Significant Enrollment Increase in Texarkana College’s Dual Credit Workforce Training Courses Shows Growing Interest in Career Pathways


At Monday’s board meeting, Texarkana College Trustees learned that area high school students are benefitting now, more than ever, from TC’s dual credit courses offered in workforce and technical training programs. For Fall 2022, enrollment in these courses is up by 66.5% in head count, and 74% in contact hours from 2021. Data shows that more than 540 students from fourteen regional independent school districts are enrolled in a dual credit workforce training course. TC president Dr. Jason Smith said that there is a growing interest statewide on the need for high school students to be college and career ready upon high school graduation.

“Addressing the need to better prepare students for success in their careers is at the center of attention on the state and local level with law and policy makers, educators, parents and students alike,” said Smith. “As a participant in dual credit courses while in high school, students can simultaneously receive credit from both their high school and an institution of higher education- typically a community college. This gives a student a head start on completing a college credential and provides them with a greater competitive edge when it comes to employment.”

Smith said dual credit courses are offered by TC in both core academic subjects and career training programs. However, there is a growing awareness of the benefits of learning skills that lead to jobs in high-demand occupations in fields including industrial trades, welding, automotive, construction, culinary, and cosmetology.

“More and more high school counselors and advisors are encouraging students to enroll in technical programs that prepare them for entering the workforce and earning good wages,” said Smith. “We hear from our business and industry partners every day that they need skilled employees who are ready to go to work. When a high school student starts early to gain experience and skills in a technical field, they have just provided themselves with a pathway for career success. Whether their goal is to immediately enter the workforce after graduation, or to continue with their education, their base of knowledge provides a foundation for life.”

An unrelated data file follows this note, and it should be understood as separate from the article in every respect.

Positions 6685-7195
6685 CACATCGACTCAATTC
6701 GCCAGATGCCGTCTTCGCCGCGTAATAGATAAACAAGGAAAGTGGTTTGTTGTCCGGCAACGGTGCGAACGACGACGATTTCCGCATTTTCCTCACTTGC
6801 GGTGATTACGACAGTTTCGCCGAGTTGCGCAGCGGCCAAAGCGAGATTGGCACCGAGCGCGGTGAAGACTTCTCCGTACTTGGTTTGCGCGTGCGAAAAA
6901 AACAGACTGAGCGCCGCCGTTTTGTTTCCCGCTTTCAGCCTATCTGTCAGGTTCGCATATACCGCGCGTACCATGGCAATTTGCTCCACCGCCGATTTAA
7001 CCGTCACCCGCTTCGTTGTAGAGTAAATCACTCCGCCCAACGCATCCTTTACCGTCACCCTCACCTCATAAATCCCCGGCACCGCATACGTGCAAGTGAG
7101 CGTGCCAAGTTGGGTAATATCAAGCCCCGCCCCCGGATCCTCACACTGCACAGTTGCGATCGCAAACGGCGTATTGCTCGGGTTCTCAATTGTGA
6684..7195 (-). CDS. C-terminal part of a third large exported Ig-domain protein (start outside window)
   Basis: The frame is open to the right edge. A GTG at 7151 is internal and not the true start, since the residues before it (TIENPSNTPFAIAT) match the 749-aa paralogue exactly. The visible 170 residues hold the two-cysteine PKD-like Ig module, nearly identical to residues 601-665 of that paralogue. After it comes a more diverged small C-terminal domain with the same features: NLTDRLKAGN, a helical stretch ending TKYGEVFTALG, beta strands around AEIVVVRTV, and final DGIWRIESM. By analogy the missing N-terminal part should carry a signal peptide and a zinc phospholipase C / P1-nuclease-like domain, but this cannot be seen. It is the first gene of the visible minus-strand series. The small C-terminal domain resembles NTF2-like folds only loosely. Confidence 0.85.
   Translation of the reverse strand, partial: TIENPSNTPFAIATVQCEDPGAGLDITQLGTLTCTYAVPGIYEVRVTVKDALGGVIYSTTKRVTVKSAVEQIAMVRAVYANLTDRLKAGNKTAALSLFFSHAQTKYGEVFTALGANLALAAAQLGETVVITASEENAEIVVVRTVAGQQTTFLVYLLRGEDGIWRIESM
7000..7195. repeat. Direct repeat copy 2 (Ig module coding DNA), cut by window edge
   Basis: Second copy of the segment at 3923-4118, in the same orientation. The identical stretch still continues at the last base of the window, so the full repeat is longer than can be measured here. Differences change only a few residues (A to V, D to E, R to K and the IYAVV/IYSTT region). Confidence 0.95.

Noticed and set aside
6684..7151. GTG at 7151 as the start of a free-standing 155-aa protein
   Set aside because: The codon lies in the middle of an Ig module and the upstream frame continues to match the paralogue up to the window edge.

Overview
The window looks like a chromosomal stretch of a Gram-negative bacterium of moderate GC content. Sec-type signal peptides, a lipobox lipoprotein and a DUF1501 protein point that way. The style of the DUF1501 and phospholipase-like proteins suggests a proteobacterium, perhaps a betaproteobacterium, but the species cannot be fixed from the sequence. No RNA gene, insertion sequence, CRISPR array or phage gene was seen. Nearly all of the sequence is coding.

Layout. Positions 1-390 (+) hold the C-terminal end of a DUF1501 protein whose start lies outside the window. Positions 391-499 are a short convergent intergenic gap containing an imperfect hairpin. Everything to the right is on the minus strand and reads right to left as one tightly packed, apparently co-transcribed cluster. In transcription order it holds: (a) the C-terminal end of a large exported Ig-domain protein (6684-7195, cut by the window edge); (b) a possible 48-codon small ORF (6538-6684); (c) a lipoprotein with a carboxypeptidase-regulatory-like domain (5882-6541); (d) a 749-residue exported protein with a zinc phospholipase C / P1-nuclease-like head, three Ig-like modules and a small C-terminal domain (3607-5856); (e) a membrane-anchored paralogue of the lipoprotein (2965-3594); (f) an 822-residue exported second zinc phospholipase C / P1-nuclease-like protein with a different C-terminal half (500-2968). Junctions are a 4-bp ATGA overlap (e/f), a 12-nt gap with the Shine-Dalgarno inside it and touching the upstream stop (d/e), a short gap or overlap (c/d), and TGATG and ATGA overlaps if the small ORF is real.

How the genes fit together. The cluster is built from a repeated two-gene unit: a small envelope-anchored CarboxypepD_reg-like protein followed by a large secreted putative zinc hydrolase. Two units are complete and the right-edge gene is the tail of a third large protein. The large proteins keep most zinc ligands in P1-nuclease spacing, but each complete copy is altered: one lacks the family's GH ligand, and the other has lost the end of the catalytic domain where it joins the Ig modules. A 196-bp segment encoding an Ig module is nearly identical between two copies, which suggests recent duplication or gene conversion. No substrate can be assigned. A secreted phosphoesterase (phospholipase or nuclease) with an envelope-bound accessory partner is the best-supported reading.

Smith said Brandon Washington, TC’s Dean of Workforce and Community Education, works with area school districts to support expansion of technical training programs on their campus.

“We have seen several area school districts apply for grants to expand their campus technical instructional sites,” said Washington. “School districts are also employing more instructors who meet the credentials and who have the industry experience to teach dual credit courses on their high school campuses. For some training programs, high school students ride a bus over to the TC campus to participate in class alongside traditional college students. These opportunities provide students with real-world experiences and access to industry-specific training tools and environments.”

For more information about dual credit courses and admissions visit

In other business, TC Trustees heard a report from Dean of Students Robert Jones regarding the upswing in student activities on campus.

“An abundance of student life activities has returned to TC campus this fall and students are loving the interaction with classmates and getting plugged in,” said Jones. “We have a packed calendar of events over the next few months that include celebrating Hispanic Heritage Month, Fall Fest with over thirty community and campus organizations set up in the center of campus for students to explore, a Halloween bash and costume contest, book discussions in the library, workshops to help students manage test anxiety, and several music programs. In addition, our students, faculty, and staff are participating in a ‘Thanksgiving in a Box” food drive through the TC Food Bank to support families in need during the holidays.”

Jones said the campus is full of opportunities to join clubs, get involved, and find academic support to provide a healthy balance of school and engaging extra-curricular activities.

“TC has more than 30 clubs and organizations that students can join,” said Jones. “Anything from intramural sports, gaming club, Black Student Association, Phi Theta Kappa Honors Society, student government, and more, there is something for everyone!”

To find out more about student life at TC, visit

Previous articlePolice and Fire Calls for Service Monday, September 26th
Next articleTAMUT Seeks Input from Area Educators